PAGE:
CarsonMcCullersSo, what am I going to attempt this month? First of all, a true classic: Carson McCullers’ ‘The Heart Is a Lonely Hunter’.  I have a weak spot for misfits and outcasts, and this is full of such characters.  Plus, I find it amazing that such a young writer could write so accurately and eloquently about life on the margins of society.

Just in case I get too depressed, I also have a lighter read up my sleeve, which should have me laughing out loud in recognition: Peter Mayle’s ‘Toujours Provence’.

Do you prefer to read all in one genre, or do you feel the need to balance your reading with something completely different at times?  And what are your ‘go to’ reads in such a situation?

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More Creative When Living Abroad?

Break the RulesIs it true that artists, composers and writers who live abroad are more creative?  There’s plenty of anecdotal evidence for it:  Hemingway, Scott Fitzgerald, Picasso, Van Gogh, Gaugin, Stravinsky, Nabokov…  The list just goes on and on.  And of course it’s received wisdom that travel broadens the mind.

In 2008-2009 a flurry of articles appeared, mostly co-authored by Maddux and Galinsky, examining the links between living abroad and creativity.  They talk about the dangers of allowing yourself to be limited by a single culture or worldview:

To the extent that culture consists of a set of preexisting, routinized, and chronically accessible ideas, it
may limit the generation of creative thoughts.

Multicultural living experience, meanwhile  – and by that they mean not just a tourist briefly visiting a place, but actual immersion for  extended periods of time in another country – has the following consequences:

1) it exposes you to many new ideas and concepts – the larger your pool of ideas, the more likely you are to come up with new combinations of ideas

2) you recognise that the same form or appearance can have different meanings in different contexts – sensitivity and ability to distinguish between surface and depth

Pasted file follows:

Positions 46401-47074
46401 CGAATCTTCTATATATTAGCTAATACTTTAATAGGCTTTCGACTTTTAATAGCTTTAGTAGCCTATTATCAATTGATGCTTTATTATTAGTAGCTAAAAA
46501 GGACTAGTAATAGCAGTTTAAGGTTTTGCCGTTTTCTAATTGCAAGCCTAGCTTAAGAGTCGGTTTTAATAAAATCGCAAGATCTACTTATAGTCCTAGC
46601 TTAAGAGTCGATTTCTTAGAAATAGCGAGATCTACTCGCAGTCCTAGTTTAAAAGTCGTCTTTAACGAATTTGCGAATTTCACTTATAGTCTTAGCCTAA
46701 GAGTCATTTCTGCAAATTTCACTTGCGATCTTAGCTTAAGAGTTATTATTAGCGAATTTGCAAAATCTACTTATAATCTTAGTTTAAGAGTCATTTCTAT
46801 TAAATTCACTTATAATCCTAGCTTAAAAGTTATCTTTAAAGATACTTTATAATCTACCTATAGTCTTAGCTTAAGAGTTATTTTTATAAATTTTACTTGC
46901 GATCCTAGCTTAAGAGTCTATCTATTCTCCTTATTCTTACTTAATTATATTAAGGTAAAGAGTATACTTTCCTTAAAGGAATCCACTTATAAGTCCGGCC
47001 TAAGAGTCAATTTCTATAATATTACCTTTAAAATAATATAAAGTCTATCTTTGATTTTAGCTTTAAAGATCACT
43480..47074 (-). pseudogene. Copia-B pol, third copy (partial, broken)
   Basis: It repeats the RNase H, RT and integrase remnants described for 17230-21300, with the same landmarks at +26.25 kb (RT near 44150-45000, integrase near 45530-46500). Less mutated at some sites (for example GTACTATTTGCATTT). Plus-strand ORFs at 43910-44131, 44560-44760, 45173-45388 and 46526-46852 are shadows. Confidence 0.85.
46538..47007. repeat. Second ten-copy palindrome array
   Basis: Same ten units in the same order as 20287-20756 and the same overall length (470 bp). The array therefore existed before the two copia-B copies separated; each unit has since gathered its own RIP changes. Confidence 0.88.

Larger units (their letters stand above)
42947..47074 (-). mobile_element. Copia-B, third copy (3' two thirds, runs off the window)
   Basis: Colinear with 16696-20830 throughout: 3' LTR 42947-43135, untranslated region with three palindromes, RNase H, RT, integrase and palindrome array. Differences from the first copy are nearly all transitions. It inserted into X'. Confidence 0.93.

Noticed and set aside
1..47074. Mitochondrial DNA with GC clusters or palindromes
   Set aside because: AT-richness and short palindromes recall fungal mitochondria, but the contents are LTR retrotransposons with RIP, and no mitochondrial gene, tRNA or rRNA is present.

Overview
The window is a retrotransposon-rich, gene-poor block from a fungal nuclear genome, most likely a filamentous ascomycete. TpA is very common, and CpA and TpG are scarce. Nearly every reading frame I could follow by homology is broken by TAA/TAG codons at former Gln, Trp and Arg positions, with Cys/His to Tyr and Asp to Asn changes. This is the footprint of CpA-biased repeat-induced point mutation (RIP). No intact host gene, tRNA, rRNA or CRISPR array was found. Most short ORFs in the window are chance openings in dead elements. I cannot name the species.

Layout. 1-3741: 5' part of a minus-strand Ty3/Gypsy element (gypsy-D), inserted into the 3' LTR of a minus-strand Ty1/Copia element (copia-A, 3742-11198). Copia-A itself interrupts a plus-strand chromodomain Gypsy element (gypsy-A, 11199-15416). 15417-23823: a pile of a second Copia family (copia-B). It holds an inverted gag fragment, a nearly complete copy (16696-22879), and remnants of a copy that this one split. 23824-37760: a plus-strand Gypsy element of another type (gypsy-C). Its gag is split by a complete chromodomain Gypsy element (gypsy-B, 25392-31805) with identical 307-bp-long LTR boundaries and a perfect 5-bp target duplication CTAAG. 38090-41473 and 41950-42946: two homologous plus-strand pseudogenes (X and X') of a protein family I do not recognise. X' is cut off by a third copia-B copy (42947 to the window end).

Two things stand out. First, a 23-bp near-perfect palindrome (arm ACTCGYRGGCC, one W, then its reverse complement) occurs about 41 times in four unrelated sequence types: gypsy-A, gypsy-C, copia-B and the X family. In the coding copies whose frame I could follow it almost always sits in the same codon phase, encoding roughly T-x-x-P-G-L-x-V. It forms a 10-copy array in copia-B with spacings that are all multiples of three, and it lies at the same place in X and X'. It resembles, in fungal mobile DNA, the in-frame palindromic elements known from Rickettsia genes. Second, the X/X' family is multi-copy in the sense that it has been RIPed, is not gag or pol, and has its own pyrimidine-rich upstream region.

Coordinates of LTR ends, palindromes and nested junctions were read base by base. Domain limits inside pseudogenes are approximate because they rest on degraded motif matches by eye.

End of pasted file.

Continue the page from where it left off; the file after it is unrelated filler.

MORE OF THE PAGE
3) even when you go back to your own culture, you may be more curious and willing to access unconventional knowledge

4) you become more comfortable with addressing contradictory thoughts, values and beliefs, become able to integrate them into your own worldview

Dressing up showIn other words, living abroad enhances the ability to ‘think outside the box’, to find novel approaches and solutions to problems, to notice and tolerate differences, to create new insights.  All of these elements are important in the creative process, going far beyond merely artistic creativity.These findings are unlikely to surprise us: they make intuitive sense.  The more diversity you experience, the more you are confronted with different values and languages, the richer your personal repository of sounds and pictures with which to decorate your new canvas.

Of course, there are some methodological and conceptual problems with the way this research was conducted.  The first, most obvious  caveat is that correlation does not prove causation.  Perhaps more creative people are naturally more drawn towards living abroad.   Perhaps they have a hard time fitting into their own culture and feel its limitations all too acutely.  Secondly, it is difficult to measure creativity – the tests the researchers used had more to do with creative problem-solving rather than real-life artistic performance.

Carnival maskWhat I did find interesting is that the authors claim you do not gain this richness of experience merely through travelling.  This is where I would like to see more research.  Can it be true that superficial impressions, no matter how strong for sensitive artistic types, are not as valuable?  In other words, it’s not all about motion and change, but also about stopping, digesting and resting. About allowing those changes to trickle through and forever change your interior landscape.

And yet, I wonder if a well-travelled artist might not achieve a more profound understanding of a particular culture than someone who has lived there a while but never made an effort to understand, connect and integrate.  I can think of some expats who only saw what they expected to find in their host countries. I can think of people who never stepped outside their bubble, and for whom living abroad only served to reconfirm their own beliefs and values.